The 2017 Oscars are on tomorrow and what better way to spice up your viewing party than getting wasted? So line up those shot glasses, coat your stomach with chips and dip and be prepared to be too hung over to show up to work on Monday, because if this drinking game doesn't get you drunk, you are some kind of superhuman. 1) Whenever an actor uses their speech to make a political statement, take a shot. 2) Take a shot for every ugly dress you see. 3) Take a shot for each kid from "Stranger Things" that pops up randomly. 4) When Jennifer Lawrence says something... so quirky... on the red carpet, take a shot. 5) Whenever the Jimmy Kimmel makes a joke that doesn't land, chug through the cringey-ness. 6) Every time a movie you didn't get around to seeing wins, drink. 7) Whenever the camera pans to an actor who is not paying attention, take two shots. 8) Take a shot for every celebrity left out of the "In Memoriam" slideshow. 9) Any time an actor tells their kids to go to bed in their speech, take a shot while rolling your eyes. 10) Whenever Meryl Streep looks humble and slightly annoyed from an accolade, take a shot for every Oscar she's won. 11) If someone says Hidden Fences, just drown yourself in alcohol. Enjoy the Oscars, kids.
In an era of "fake news" and outright hatred for the media, storied newspaper "The Washington Post" has added a mission statement to the top of its website. Check it out...
Which is a little better than the original one they were gonna use...
Haha. I kinda like it. So, over the years people have called me "Pervert" instead of "Peverett" and I kinda got used to it. It's a lot better than some people's names.
Loser Phile actually doesn't sound too bad. So, you know the started to film the the Han Solo movie, right? Well, there's a new Chewbacca movie coming out and I have the poster for it here.
Looks good. It seems Disney, the greatest company to work for ever, is also cashing in on the success of La La Land, which I am sure will win something tomorrow.
I don't wanna see that film. It looks stupid. Speaking of stupid...
Hahahaha. That's so dumb. Hey, Trump signed a new executive order today. I wonder what it was.
Hey, I agree. Good job, Trump. Did you guys see the last X-Men movie? I did but there was something I think I missed in it.
Hmmm. Stupid. I mentioned the new "Washington P
ost" slogan and wondered if any other newspapers had unique slogans. And yep, they do.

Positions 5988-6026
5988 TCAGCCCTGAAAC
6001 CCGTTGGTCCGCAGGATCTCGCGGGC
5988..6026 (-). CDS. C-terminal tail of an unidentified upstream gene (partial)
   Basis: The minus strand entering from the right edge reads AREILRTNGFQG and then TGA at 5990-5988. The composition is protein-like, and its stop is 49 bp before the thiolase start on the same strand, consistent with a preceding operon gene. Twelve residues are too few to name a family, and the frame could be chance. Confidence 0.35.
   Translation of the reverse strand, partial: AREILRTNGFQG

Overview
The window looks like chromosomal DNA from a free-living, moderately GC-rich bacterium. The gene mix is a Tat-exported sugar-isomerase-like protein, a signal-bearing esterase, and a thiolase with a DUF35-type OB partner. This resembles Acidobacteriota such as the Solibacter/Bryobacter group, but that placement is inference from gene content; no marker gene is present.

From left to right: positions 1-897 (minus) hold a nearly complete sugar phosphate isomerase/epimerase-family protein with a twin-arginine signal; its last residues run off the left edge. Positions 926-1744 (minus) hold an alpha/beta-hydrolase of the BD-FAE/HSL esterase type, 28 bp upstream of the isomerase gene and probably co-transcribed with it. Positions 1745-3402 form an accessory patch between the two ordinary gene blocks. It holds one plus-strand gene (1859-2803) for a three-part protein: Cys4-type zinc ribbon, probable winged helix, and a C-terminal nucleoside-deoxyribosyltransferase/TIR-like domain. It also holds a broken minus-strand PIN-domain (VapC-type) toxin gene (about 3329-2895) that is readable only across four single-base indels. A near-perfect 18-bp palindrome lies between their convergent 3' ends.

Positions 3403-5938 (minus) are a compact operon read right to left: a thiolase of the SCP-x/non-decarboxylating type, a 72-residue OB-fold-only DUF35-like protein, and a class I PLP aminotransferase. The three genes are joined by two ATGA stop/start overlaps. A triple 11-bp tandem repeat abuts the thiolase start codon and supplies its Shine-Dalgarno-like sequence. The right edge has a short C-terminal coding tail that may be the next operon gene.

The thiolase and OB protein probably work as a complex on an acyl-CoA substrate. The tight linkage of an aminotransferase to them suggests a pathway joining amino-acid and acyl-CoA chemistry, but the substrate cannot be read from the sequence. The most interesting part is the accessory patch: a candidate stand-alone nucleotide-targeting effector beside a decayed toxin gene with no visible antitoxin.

Started in 1978, the "Aspen Daily News" proudly embraces its position as a muckraking, investigative newspaper with the motto: "If you don't want it printed, don't let it happen." (In other words, watch your back!) So, there's a lot of Trump products out there and not all are flattering. Like this one for instance, aTrump cat scratching post.
Okay, as you know I live in Florida and there's lot of stuff that happens in Florida that could happen no where else in the Universe. So, here once again is the pheature...
Muhammad Ali Jr., son of the late boxing legend Muhammad Ali, was detained for two hours at a Florida airport on Feb. 7th and asked about his religious beliefs. Gee, I wonder why? Ali is indeed Muslim, like his father was. He's also a passport-carrying American citizen without a criminal record... in no way does he violate the letter of President Trump's travel ban. Nevertheless, immigration officials at Fort Lauderdale-Hollywood International Airport questioned him at length after he got off a flight from Jamaica with his mother, Khalilah Camacho-Ali, who was only allowed to enter the country because she had a photo of herself with Ali Sr. According to Ali Jr., he was asked questions including, “Where did you get your name from?” and “Are you Muslim?” The Trump administration has at times argued that their travel restrictions are not designed to weed out anyone according to religion."What right does the United States have to inquire about somebody's religion when they enter the country?" Ali family friend and former federal prosecutor Chris Mancini asked the "Miami New Times." "There was no other basis for a secondary inspection. This is an instance where the ban has been enforced even though it has been thrown out. The government is still trying to find grounds to keep Muslims out." That certainly seems to be the case. Luckily, at least so far, they don't seem to be very good at it. Okay, that didn't have a lot to do with Florida... but still.
Hahahahaha. That's an easy one. If you spot the Mindphuck let me know. Okay, so, the Oscars are tomorrow and for the last few weeks I have been giving you some Oscar facts for you to share at your Oscar party. So, here's one more...
Hattie McDaniel won the Academy Award for Best Supporting Actress for her role in Gone With the Wind, making her the first African American to win an Oscar. She was also the first African American ever to be nominated and the first black person (who wasn't a servant) even to be admitted to the ceremony. On that night, Hattie McDaniel took a long walk from a segregated table in the back of the Coconut Grove in Los Angeles to accept the award.
The red carpet is just another thing celebrities walk all over in their undying quest for one more fleeting scrap of attention.
The 57th book to be pheatured in the Phile's Book Club is...
Author Shelly Ambrose will be a guest on the Phile next Sunday.
Today's guest is an English boogie-woogie pianist who has worked with Savoy Brown, John Lee Hooker, Chuck Berry and currently Lil' Jimmy Reed. Please welcome to the Phile... Bob Hall.